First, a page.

logo irtg
 Version française  |  Search  |  Imprint  |  Contact   |

The Louvre on Fire: History of a False Report

Une conférence de Manfred Posani Löwenstein le 1 juin
Manfred Posani Löwenstein,
Italian Academy for Advanced Studies, Columbia University New York


Résumé :

On the last week of May 1871 Paris was burning. The terrible days which will be remembered as Semaine sanglante have been thoroughly studied by scholars; and not just the events (the siege of Paris, the resistance of the Communards, the political and diplomatic background of the civil war), but also the legends and the false reports that spontaneously or artificially proliferated through the soldiers and the public opinion of that time. Historians have become acquainted with the legend of the pétroleuses, the sexist myth, studied by Edith Thomas, that represented the fire of Paris as the work of a group of “hysterical” women. The symbolic value of ruins and of fire itself has also been the object of important studies. In his book Paris en ruine, Eric Fournier has shown how the baroque (and later romantic) aesthetics of ruins shaped the mental schemas through which contemporaries tried to decipher the mystery of the new relics. Tourist guides were immediately published, in various languages, after the end of the war, that celebrated the ruins of Paris as modern Fori imperiali. But it is surprising that not a single study has been devoted, until now, to a supposed event that had a huge echo at the time: between the 24d and the 30th of May 1871 the newspapers of the major cities in the world trumpeted the destruction of the Louvre. Great intellectuals of the time wrote about it, sometimes recalling the shock of those days after many years (it’s the case of Friedrich Nietzsche and Gustave Le Bon). In my presentation, I will focus on the story of this false starting by two major events that occurred in 1867: the Universal Exposition in Paris (probably the date of birth of modern mass tourism) and the installation of the transatlantic telegraph. A message that, in 1866, would have taken around ten days to travel from Europe to the New World now took mere minutes. The following is an overview of a study that I have only just begun, the object of which is – in all probability – the first case of a false report distributed by mass media on a global scale.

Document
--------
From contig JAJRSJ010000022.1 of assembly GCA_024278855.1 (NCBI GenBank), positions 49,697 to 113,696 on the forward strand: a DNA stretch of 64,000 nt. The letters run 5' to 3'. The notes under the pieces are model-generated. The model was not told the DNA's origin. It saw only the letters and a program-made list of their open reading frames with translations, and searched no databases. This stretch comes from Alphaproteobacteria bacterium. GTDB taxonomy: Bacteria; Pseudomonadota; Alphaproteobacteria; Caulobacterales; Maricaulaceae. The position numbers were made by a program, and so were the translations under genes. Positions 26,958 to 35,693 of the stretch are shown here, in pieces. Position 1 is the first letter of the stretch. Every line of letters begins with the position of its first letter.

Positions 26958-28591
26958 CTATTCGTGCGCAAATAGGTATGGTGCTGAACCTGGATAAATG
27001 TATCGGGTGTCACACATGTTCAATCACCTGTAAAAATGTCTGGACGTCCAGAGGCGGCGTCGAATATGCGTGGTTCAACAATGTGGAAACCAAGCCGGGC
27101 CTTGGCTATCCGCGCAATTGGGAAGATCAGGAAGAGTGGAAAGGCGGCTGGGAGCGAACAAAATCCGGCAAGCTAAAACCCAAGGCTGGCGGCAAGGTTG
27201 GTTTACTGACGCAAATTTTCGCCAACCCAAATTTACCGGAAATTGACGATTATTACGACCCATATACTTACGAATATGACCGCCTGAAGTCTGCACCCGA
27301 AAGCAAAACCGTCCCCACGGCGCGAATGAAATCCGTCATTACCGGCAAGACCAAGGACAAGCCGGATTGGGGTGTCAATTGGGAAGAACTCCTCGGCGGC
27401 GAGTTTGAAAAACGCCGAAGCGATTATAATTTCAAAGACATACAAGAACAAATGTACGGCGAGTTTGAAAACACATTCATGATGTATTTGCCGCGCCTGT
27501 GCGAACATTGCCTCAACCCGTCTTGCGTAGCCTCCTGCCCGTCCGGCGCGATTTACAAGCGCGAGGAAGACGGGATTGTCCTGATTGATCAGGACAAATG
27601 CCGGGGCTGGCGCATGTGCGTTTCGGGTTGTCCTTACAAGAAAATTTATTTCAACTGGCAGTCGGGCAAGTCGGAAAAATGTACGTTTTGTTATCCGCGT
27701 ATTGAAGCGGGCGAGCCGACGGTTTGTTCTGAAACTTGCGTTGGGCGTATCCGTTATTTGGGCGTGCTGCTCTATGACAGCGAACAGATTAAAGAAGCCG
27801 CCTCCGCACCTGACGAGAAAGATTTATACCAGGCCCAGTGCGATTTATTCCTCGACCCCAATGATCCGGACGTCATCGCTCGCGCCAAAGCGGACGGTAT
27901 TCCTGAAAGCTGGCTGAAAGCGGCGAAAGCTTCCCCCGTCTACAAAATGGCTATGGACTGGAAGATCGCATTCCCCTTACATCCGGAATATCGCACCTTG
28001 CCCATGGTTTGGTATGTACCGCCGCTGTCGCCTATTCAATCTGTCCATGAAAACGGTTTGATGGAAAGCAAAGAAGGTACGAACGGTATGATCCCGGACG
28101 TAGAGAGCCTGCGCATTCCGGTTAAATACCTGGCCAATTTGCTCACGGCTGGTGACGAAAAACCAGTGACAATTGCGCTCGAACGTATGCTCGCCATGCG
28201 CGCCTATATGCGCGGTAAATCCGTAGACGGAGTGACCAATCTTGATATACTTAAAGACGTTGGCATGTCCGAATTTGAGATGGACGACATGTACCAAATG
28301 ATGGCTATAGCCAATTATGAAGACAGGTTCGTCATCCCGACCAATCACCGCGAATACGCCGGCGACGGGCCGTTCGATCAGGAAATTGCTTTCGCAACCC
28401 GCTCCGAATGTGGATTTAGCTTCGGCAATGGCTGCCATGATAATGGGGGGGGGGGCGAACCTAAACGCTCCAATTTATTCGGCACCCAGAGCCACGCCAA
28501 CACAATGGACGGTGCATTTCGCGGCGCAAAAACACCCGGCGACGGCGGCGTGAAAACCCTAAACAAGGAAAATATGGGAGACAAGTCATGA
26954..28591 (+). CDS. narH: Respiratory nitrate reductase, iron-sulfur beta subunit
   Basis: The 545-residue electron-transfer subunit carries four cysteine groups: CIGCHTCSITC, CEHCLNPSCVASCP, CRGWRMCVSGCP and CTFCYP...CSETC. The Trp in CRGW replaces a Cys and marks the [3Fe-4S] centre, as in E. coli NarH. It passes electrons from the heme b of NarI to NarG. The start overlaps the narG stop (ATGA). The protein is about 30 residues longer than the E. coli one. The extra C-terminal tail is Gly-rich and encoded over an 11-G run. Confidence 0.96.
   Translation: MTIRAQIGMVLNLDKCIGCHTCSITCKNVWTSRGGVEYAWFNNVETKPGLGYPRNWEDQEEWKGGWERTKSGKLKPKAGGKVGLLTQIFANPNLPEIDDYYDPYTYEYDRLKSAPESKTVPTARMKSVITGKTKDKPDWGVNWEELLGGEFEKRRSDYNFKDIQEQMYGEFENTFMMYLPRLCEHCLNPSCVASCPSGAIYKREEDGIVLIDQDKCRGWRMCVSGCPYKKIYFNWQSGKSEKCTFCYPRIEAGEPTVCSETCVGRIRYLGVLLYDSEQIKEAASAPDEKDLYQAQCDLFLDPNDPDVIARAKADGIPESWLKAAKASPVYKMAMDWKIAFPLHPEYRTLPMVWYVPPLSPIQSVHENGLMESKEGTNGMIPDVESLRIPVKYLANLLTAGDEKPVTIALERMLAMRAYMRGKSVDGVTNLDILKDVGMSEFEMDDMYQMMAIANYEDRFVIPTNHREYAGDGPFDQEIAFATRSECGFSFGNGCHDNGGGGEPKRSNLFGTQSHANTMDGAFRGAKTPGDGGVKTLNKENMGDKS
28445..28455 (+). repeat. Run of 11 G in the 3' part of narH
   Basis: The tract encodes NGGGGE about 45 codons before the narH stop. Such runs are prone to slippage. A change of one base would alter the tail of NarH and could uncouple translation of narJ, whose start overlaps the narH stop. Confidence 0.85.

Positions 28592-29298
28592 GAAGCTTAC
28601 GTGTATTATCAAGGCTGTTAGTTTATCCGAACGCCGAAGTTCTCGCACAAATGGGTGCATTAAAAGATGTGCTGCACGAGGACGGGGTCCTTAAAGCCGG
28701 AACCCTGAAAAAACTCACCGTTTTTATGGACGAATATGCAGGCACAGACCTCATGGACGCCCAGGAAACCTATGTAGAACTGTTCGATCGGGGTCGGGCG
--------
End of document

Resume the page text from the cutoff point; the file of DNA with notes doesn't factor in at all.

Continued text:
La présentation sera donnée en ANGLAIS.

Quand : le 1 juin de 11h30 à 13 h
Où : tba
 
 
 
 
Logo Universität Trier Logo Université Montréal Logo Universität des Saarlandes